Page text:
Behind the Book: Have Body, Will Guard: Finding Freddie Venus by Neil Plakcy
The Second Home of My Heart
When I was fourteen, my parents sent me on a six-week summer study program in France, organized by my high school. We spent a few days in Nice, five weeks in an intensive French language program at the University of Grenoble, then a few days in Paris. But it was those days on the French Riviera that made the most impression on me, leaving me with a lifelong love of sunny places, which determined where I live (South Florida) and where I write about – Hawaii, Florida, Tunisia, and in Finding Freddie Venus, the Riviera itself.
I remember being in a trance the day we left for the airport. I got dressed, finished my packing, went over last-minute details with my parents. Yes, I had my passport. My traveler’s checks. The addresses of my aunts, uncles, grandparents and second cousins were all written carefully in a small green book the size of my palm. My luggage tags were securely attached to my bags.
After a long overnight flight to Paris, then a short hop south, we landed in Nice and climbed down a portable staircase in the sweltering sun, the Mediterranean sparkling just behind us and rows of palm trees ahead. In the roar and turbulence I felt like one small scared American teenager let loose in the wide world.
I didn’t know what a bidet was or how to stumble through more than a few basic phrases in French. I was surrounded by strangers and everything was exotic to me, from the giant aloes in the Jardin Albert 1er along the ocean to the heavy-set ladies carrying baguettes in string bags.
My first purchase in francs was at the little tabac next to the hotel, where I bought a map of Nice. A good map can show you where you are, where you’ve been, and where you’re going. When I was fourteen, in a strange hot city where a foreign language was spoken, separated for the first time from my family, my home, my town, I needed to know all those things.
My classmates and I clung to each other for security, traveling in packs through the narrow sun-drenched alleys and along the broad Promenade des Anglais by the pebbly beach, using our ignorance and our passports as our shields. We were walking on the Promenade near dusk when a French beggar girl, probably no older than we were, came up and asked “Avez-vous un franc pour moi?”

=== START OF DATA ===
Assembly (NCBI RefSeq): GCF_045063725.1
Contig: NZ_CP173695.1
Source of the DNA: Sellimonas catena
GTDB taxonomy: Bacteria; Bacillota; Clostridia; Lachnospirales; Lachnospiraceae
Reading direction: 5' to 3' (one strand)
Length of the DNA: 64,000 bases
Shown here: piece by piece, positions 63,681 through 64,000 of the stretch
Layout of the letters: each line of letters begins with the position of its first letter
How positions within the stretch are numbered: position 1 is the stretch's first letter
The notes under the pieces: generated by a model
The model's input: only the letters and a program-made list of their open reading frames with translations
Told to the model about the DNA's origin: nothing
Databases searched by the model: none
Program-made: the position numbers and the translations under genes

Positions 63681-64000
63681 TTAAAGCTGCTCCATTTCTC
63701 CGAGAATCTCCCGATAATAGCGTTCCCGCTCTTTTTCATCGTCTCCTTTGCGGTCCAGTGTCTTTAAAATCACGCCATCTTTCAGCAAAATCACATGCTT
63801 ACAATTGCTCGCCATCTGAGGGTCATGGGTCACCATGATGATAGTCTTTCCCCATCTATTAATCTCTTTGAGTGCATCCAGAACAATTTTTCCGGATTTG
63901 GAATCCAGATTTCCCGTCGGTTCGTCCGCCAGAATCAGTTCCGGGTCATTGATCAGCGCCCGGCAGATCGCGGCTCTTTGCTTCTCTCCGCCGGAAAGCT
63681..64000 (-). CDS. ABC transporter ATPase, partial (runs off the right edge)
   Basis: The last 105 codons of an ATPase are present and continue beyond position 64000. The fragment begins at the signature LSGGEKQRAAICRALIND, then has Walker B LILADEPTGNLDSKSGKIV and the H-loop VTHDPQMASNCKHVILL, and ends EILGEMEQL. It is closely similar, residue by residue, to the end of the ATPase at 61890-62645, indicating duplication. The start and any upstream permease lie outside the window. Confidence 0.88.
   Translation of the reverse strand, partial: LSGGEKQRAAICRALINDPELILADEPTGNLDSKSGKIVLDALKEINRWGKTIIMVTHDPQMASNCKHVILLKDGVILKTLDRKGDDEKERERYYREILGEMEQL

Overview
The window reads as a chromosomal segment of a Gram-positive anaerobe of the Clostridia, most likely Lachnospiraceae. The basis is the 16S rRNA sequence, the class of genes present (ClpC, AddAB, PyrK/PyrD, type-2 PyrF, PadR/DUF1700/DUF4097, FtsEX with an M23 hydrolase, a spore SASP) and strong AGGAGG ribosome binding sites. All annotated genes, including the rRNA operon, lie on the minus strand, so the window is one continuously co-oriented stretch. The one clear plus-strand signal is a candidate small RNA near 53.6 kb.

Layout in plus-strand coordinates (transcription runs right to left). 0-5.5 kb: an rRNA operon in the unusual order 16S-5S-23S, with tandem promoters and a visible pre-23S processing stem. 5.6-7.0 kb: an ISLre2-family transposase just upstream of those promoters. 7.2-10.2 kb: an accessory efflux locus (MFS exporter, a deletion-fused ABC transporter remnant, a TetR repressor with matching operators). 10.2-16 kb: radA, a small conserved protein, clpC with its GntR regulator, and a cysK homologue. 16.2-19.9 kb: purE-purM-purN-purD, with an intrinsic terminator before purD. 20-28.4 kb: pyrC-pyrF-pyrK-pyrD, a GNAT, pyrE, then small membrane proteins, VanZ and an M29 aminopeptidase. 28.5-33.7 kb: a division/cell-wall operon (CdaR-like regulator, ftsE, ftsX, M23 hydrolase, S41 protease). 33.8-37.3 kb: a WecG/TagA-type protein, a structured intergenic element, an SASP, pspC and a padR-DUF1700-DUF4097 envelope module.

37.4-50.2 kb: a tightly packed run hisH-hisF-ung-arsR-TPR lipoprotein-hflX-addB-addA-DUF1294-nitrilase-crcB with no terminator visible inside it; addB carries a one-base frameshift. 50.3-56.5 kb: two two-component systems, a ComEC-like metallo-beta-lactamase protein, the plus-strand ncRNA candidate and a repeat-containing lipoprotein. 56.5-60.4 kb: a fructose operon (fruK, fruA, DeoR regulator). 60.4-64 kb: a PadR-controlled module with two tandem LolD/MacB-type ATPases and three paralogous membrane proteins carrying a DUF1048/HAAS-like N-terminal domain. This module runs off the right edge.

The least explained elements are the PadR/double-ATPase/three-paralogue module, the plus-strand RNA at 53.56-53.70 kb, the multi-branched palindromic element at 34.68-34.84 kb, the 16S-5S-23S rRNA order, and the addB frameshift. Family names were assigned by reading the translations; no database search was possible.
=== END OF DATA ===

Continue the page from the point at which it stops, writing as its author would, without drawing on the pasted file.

I was scared, confused. I shrank back, frantically trying to translate.
My friend Patty, who had cleaned houses to pay for her trip, pointed her finger severely and said “Allez chercher un situation!”
The beggar girl sniffed and walked away. Between trying to pay attention to the sights and the street signs, we were almost back to the hotel by the time I figured out Patty had said, “Get a job!”
Hibiscus, aloes and other tropical plants like the ones my mother raised under lights on our back porch grew in riotous profusion in the parks and yards of Nice. Everyone on the streets spoke French with an ease and a speed I knew I could never master. I was never quite sure where I was or how to get back to the hotel. Home seemed so far away, beyond the ocean, hours and seasons behind us.
It was intoxicating, especially for a fourteen-year-old who had never been away from home, never touched more liquor than a stolen mouthful of my father’s VO and ginger ale, a sip of sweet Passover wine. The city rioted with color and light and freedom. I was in the bright sunshine of the Place Massena, at a flower market in the columned Cours Saleya, at an ancient ruin on a hillside overlooking the city. I was in France. It was amazing.
Those few days in 1972 were the essence, the blueprint, of a large part of my future. I have been back to Nice over and over again, sometimes for months, sometimes only for days. The last time I was there, I stayed in Nice for only a week and I was bored. I had done all the tourist things many times over. I knew where every road went, how to find my way out of any quarter of the city without a map. It was not my home but I was not a tourist either.
I wanted to live in Nice, but I could never find a way to wrap my fantasy around reality until I arrived in Miami for a job transfer. I recognized in this city the things I loved about Nice– the sun, the sea, the cosmopolitan decadence. The same bright sun and deep shadow contrasted on Miami’s plazas as it did on Nice’s. Biscayne Bay sparkled just as boldly as the Mediterranean, and I could sniff the same moldy decadence under the arcades of downtown Miami as in Nice’s Place Massena.
After writing six books about my bodyguard heroes Aidan and Liam in Tunisia, Corsica and Turkey, I’ve finally been able to use my memories of Nice and my experience living in a hot climate to write about a place I’ve always thought of as a second home in my heart. I hope readers enjoy it.
Have Body, Will Guard 7: Finding Freddie Venus is now available from Loose Id.